December 13, 2011

Equine Rehab Offers New Path for PTs

A small but growing specialty for physical therapists is the world of equine rehabilitation. Jennifer Welter, PT, DPT, CERP, RVT, of Equine Therapeutic Solutions in Vacaville, Calif., said there aren't a large number of PTs practicing on horses in the U.S. — just three or four in California, where she practices — but the interest is growing.

Welter said past experience with horses is even more important than with smaller animals because most horses are between 1,000 and 1,500 pounds. "You're not just working with an animal, you're working with an animal who is in pain," she said.

There are two certification options in the U.S., an equine rehab program overseen by the University of Tennessee's College of Veterinary Medicine and the Animal Rehab Institute based in Florida. The UT program's website lists 10 PTs in the U.S. who have gained the CERP. Beyond a certification, Welter said understanding body language and having very good handling skills are vital — she has been around horses her entire life, and started riding at age 4. "How far can you go, what can you do in terms of looking at things before they are going to tell you, with either their teeth or their hooves potentially, 'Ouch, that hurts,'" she said.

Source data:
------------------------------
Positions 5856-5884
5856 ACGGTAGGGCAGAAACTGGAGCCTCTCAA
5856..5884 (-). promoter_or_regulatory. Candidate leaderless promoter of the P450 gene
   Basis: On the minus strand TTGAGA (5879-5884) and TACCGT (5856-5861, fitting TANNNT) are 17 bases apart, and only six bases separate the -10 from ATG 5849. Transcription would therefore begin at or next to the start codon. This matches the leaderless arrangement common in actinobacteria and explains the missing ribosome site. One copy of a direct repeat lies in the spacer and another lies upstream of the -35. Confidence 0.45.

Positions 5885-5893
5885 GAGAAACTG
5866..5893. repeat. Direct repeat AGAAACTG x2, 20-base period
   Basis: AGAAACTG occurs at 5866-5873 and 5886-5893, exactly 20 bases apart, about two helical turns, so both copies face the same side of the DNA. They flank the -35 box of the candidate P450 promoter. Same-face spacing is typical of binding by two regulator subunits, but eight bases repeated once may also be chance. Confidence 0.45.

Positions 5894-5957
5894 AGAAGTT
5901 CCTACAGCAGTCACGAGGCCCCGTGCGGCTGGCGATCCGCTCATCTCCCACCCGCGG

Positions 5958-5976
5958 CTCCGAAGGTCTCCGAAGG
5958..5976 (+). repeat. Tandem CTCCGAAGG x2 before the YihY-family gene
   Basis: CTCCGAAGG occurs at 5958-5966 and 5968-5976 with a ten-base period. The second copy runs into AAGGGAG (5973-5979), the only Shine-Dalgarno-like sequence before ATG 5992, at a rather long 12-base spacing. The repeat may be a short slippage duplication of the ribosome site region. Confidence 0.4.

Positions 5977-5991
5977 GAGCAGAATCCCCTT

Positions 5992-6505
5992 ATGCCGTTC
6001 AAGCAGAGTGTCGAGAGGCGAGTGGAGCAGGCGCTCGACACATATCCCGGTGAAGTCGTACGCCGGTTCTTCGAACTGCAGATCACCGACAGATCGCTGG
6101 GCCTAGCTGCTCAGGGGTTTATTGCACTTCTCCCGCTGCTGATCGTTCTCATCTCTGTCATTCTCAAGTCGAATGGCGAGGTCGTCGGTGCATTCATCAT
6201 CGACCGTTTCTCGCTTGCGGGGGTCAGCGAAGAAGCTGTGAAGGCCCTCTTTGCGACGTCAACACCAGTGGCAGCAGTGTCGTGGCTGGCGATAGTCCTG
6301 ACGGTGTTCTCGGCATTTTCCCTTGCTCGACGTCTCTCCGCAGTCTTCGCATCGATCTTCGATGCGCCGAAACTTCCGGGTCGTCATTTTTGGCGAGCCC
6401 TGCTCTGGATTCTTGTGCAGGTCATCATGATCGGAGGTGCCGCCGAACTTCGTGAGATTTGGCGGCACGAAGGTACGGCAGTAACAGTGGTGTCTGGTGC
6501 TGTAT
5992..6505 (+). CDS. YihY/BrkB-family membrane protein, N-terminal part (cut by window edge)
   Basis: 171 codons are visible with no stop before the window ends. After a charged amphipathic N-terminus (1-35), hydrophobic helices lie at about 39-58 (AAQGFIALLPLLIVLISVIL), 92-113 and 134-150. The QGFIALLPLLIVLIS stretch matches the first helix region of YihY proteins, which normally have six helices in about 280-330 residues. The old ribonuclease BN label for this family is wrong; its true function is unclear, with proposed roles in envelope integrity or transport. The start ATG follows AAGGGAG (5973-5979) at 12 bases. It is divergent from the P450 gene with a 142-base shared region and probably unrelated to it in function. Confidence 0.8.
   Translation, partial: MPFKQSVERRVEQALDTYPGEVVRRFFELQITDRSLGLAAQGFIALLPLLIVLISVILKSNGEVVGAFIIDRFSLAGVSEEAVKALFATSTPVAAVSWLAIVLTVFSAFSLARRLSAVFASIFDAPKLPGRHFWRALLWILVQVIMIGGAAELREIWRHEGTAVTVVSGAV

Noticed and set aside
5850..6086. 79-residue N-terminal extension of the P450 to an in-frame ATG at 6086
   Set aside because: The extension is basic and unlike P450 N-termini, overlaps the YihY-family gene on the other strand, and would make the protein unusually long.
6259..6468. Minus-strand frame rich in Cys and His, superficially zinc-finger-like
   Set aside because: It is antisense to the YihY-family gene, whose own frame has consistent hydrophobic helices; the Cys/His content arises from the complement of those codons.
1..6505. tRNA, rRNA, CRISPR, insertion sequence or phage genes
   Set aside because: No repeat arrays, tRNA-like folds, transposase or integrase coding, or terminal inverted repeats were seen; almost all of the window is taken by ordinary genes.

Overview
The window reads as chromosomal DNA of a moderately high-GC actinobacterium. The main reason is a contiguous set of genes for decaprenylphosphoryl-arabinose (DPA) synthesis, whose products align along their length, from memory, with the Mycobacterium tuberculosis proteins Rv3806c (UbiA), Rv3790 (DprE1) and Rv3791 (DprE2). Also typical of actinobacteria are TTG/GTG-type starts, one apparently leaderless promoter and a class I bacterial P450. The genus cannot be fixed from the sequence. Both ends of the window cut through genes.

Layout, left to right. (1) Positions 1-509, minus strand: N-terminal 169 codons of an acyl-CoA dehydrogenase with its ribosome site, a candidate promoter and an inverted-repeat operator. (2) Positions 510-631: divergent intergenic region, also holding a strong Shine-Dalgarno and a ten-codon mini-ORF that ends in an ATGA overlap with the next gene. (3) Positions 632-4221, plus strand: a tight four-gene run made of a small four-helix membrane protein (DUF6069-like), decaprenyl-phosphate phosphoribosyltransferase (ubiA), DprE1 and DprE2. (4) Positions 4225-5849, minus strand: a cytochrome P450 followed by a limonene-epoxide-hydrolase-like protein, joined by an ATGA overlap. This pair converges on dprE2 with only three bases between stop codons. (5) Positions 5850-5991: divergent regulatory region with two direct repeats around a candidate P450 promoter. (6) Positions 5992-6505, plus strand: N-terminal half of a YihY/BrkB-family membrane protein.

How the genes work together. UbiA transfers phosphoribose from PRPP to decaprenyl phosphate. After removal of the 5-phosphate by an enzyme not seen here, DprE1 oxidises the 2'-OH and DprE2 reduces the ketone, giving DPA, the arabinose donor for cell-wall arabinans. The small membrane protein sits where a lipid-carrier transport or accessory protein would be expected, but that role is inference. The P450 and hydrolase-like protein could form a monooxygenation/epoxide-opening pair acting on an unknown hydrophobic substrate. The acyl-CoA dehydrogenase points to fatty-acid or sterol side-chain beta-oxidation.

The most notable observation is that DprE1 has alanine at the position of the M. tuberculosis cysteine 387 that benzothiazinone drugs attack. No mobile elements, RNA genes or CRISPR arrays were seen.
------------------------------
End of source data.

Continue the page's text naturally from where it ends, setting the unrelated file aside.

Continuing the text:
About 75% of her equine work is post-injury, especially soft tissue, and the rest is mostly nonspecific back pain, but she does do some work with angular limb deformities in foals.

Welter said she got into the field because of experiences she had with a PT after several riding injuries. She then went back to her work as a veterinary nurse. "I was coming back to work and seeing all of these orthopedic injuries, neurologic injuries, pediatric problems that we were really not addressing in terms of any sort of rehabilitation. It was a big hole." Welter started looking into how to apply what had worked so well for her to animals, which is what inspired her to go to school.

She said a big part of her work is to educate owners and veterinarians about what physical therapy is and how rehab can help horses. "This isn't a magic wand that's going to come and help your horse. This is an evidence-based way of systematically treating an orthopedic injury or a horse who has suffered a neurologic injury."

Welter said she loves her job because horses are rewarding patients. "They don't whine and complain, they don't want to have a day off ... they work their hardest for you. The most rewarding part is the challenge of becoming creative."


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